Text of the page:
It’s nice to have friends who are pushing their bounds photographically to try and improve their skill and to see them improve leaps and bounds as a result of that.
One such friend is Mony and during his yearly holiday to Bulgaria he has produced a very nice set of street photography out of Sofia:
Picture by Mony Nedkov from the set Sofia.
For me it’s of particular interest to see pictures of a city neighboring my love Istanbul. I have just this one picture I would call a good street photography shot. The effort it takes to get even halfway decent shots is staggering.
On a different photograpic note, I’ve brought away the 120 film I shot this weekend for development. I hope the repairs on my Yashica worked out and the pictures are in focus. Shooting manual metered medium format film is a very different experience and pace than I’m used to from my 350D and something I could very well get used to. The digital set is still being edited and should go (partly) up tonight.
I’ve been tremendously enjoying the stuff Jan Chipchase writes on his blog both current and digging deep into his archives. A dream job if ever there was one.
His current piece is especially pertinent as the iPhone 3G release with builtin GPS and accompanied unlimited data plans will herald the location based revolution. Many of my friends say that they do not want to broadcast where they are and know where their friends are most of the time. That they would rather get together using premediated consensual communication.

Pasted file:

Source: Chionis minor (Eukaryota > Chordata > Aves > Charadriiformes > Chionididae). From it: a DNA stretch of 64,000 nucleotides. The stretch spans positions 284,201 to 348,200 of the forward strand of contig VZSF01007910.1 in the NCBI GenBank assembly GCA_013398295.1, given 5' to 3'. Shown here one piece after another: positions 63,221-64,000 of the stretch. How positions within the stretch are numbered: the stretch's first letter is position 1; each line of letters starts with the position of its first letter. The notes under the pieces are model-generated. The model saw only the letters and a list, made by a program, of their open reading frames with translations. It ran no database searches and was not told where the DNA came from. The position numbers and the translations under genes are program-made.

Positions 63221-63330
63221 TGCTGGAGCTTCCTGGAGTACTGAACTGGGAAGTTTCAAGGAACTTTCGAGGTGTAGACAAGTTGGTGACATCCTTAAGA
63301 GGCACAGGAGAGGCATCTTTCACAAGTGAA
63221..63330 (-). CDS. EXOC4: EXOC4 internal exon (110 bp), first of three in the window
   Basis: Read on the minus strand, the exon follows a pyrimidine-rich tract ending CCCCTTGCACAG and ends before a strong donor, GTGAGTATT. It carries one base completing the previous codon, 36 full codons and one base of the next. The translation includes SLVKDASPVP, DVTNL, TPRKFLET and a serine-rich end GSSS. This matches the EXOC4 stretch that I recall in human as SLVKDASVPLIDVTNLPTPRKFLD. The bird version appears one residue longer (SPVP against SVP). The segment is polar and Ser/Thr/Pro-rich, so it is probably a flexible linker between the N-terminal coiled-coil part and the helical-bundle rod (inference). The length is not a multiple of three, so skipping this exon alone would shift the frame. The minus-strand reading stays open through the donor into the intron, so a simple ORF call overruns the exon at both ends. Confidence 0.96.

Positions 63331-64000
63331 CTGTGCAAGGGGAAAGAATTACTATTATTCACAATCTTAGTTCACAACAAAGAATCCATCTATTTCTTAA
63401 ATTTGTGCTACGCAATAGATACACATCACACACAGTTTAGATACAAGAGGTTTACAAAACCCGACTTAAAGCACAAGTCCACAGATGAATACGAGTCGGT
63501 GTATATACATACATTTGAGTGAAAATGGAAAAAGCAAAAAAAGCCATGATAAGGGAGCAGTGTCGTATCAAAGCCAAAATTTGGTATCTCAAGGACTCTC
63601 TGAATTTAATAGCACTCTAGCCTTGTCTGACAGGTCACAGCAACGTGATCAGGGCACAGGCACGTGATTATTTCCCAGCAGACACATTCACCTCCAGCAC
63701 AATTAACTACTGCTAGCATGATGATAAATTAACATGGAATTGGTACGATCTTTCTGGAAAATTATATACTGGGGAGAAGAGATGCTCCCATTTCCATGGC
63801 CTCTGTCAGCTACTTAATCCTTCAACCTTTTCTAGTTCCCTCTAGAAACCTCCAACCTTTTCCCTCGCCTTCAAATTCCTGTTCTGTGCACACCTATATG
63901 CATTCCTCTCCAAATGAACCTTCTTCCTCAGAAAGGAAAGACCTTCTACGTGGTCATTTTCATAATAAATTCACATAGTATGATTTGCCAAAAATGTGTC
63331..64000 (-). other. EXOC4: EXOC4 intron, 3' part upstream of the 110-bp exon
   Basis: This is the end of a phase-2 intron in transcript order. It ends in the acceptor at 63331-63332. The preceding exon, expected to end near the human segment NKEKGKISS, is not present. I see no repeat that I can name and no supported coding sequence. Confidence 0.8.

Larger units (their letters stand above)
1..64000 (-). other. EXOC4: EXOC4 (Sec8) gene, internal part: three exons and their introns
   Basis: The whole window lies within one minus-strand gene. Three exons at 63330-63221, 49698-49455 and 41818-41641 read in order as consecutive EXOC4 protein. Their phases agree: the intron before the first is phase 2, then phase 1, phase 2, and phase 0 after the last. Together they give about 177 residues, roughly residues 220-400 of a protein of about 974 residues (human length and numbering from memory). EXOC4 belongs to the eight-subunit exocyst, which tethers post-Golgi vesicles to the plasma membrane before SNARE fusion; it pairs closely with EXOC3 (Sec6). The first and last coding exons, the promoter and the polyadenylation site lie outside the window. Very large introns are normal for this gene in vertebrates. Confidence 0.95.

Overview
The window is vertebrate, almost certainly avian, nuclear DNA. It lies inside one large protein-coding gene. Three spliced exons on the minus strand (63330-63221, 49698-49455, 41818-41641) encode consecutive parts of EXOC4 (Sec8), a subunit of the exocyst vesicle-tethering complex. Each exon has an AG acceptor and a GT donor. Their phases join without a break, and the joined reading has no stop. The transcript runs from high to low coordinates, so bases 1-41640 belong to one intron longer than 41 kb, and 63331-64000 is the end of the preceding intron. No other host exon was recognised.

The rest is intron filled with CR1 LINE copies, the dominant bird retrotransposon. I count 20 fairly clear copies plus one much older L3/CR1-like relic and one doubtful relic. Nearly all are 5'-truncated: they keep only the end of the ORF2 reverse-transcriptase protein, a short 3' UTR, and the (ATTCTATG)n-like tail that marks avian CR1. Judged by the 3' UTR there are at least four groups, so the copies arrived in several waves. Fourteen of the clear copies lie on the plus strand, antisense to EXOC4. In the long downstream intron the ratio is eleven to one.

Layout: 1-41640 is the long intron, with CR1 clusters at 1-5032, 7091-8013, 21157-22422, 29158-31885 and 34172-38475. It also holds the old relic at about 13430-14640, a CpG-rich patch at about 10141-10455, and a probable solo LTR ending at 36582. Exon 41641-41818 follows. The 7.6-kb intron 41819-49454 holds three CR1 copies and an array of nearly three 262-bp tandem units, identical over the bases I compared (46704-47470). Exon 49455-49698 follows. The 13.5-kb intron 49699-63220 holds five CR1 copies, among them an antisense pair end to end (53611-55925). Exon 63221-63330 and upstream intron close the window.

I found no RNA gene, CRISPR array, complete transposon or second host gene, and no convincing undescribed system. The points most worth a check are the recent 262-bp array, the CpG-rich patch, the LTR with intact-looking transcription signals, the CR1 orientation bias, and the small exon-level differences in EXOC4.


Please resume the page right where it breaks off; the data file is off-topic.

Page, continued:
I think in user research you have to adopt the same maxim that everybody lies maybe unknowingly or unwillingly. It remains to be seen how many people will not succumb to the temptation of total information. Broadcasting your location, but even more attractive knowing where your loved ones are at any given moment. The same initial reaction to mobile telephony didn’t prevent everybody I know from getting a mobile phone.
What this will do to the mystery of travel and unknown locations is a whole different question asked by Babak. I think unequality in economic, communications and political circumstances will always keep parts of the world shrouded in mystery.
Back from holiday, the surf was mostly flat but a good time was had, judging from the pictures on Flickr.
Normal service will resume here at least until half of August when I will break shortly for Wapsen and maybe thereafter a bit longer for the former Yugoslavia.
The second day started off with a talk about Free by Jerry Michalski which reminded me a lot of the topics that I had covered the previous day in my talk. Jerry’s talk being in the main hall made this turn out a lot differently than my talk.
David Recordon followed with a talk about the open web and reminded us that not that much has changed in the last six months since I saw him on the same topic in Berlin. The big social conglomerates that have each other in a chokehold make for glacial progress.
I dropped in on the Arduino workshop which was a very nice introduction into building electronic stuff. Because I was already somewhat familiar and I wanted the freedom to bounce around the conference, I hadn’t registered but I did get some questions in to further my own ideas.
Joshua’s talk proved to be one of the best of the conference —with this great quote— marred slightly by the fact that his partner could not make it for a more complete stage presence. His work and vision how technology works towards freedom is very relevant and interesting though we usually stare ourselves blind at Silicon Valley and the likes.
After the conference we made a yearly chaotic meetup somewhere in the city trying to get something to eat more or less succesfully after which we made our way to Vega. The party in the bar was quickly replaced with a party outside with tipping beers and music where everybody had a great time. Even the arrival of police could not really stop our party.